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Abstract: SA-PO337

Comparative Effect of Pre-Dialysis Nephrologic Care on Long-Term Mortality and Hospitalization After Dialysis Initiation

Session Information

Category: Dialysis

  • 701 Dialysis: Hemodialysis and Frequent Dialysis


  • Haarhaus, Mathias, Diaverum, Malmö, Sweden
  • Bratescu, Lavinia Oltita, Diaverum Romania, Bucharest, Romania
  • Pana, Nicolae, Diaverum Romania, Bucharest, Romania
  • Gemene, Emanuela Marta, Diaverum Romania, Bucharest, Romania
  • Stojceva, Olivera, Diaverum North Macedonia, Skopje, Macedonia (the former Yugoslav Republic of)
  • Silva, Eliana Mendonça Almeida, Diaverum, Malmö, Sweden
  • Santos Araujo, Carla Alexandra R., Diaverum, Malmö, Sweden
  • Macario, Fernando, Diaverum, Malmö, Sweden

A structured pre-dialysis nephrological care model may impact on patient outcome after dialysis initiation. We aimed to determine the effect of a structured nephrological care program on mortality and hospitalizations during the first 5 years after dialysis initiation.


Between January 2015 and July 2018, 349 patients with end-stage renal disease who started dialysis in 9 Romanian dialysis clinics were included. In a retrospective analysis, patients followed by a nephrologist prior to dialysis initiation (N=124) were compared to patients followed in primary care (N=225). The obseravational period ended December 2020 or at death or loss to follow-up. anonymized clinical and laboratory data were retrieved from the dialysis provider’s quality database. Patients followed for at least 1 month after dialysis initiation were included in the data analyses. Missing data were imputed using multiple imputations.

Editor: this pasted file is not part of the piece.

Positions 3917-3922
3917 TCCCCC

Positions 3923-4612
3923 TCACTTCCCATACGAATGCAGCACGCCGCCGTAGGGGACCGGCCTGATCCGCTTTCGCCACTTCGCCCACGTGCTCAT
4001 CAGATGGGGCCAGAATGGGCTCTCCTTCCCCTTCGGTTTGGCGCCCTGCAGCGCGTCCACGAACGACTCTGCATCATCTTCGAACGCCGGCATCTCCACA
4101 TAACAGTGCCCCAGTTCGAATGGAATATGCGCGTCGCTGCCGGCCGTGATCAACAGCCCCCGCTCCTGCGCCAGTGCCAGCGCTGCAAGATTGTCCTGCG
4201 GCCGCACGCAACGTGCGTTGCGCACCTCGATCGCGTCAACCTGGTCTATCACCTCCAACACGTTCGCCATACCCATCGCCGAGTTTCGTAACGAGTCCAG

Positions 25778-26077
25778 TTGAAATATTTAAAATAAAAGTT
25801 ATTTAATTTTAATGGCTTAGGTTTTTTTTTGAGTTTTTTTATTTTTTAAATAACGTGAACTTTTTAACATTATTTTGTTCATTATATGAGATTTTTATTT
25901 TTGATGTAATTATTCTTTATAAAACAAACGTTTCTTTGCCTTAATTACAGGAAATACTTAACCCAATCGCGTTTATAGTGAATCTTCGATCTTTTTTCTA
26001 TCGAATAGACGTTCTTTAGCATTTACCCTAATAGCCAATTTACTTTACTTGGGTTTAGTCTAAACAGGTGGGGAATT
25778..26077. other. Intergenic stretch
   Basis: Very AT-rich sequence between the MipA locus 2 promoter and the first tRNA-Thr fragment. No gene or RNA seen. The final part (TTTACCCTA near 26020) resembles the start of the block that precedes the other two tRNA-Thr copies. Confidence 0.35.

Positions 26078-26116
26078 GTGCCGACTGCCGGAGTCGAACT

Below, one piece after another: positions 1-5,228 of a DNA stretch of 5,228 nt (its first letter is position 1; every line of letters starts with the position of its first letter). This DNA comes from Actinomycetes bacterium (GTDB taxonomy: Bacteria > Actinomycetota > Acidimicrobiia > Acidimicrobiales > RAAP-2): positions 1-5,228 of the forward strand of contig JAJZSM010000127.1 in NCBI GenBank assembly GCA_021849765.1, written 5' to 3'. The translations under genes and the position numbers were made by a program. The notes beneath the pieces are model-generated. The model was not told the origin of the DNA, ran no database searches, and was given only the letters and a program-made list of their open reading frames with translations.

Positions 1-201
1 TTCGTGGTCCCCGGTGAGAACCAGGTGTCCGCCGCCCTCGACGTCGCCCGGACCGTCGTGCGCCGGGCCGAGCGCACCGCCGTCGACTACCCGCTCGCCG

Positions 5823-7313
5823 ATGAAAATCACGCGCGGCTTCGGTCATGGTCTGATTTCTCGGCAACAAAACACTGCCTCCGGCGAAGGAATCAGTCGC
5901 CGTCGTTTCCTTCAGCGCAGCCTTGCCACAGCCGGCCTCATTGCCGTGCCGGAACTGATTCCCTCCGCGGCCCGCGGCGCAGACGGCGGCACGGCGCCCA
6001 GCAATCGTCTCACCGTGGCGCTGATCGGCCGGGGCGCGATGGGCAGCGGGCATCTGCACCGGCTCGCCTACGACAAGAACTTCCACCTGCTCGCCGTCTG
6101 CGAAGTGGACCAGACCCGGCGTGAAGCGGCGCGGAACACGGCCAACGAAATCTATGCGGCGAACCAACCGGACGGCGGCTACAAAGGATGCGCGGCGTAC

Patients were followed for a median (25-75%) of 42 (26-50) months. Baseline age was 64 (54-70) years, there were 42.2% females and 34.9% diabetics with no significant differences between groups. At dialysis start, patients followed by a nephrologist had higher hemoglobin (9.9 (9.1-10.6) g/dl, vs. 8.4 (7.8-9.4)g/L, p <0.001) and higher albumin (3.5 (3.2-4.1) g/dL, p<0.001) than patients followed in primary care, whereas Charlson Comorbidity Index was comparable between groups (6 (4-7) vs. 6 (4-7), p=0.9). Logistic regression analysis, correcting for age, gender, hemoglobin, albumin, mean arterial pressure (MAP), and Charlson Comorbidity Score, demonstrated a lower risk for an annual hospitalization rate >1 for patients followed by a nephrologist (Exp(B) 0.30 (confidence interval 0.13-0.67), p=0.005). A Cox regression model, correcting for the same covariables, revealed a lower mortality risk in patients followed by a nephrologist (Exp(B) 0.45 (CI 0.27-0.74), p=0.002).


Our structured pre-dialysis care model was associated with improve survival and lower hospitalization rate during a median follow-up period of more than 3 years after dialysis initiation, compared to patients followed in primary care. These results may impact on the design of pre-dialysis care models for patients with advanced CKD.

Note: This presentation will include updated results.


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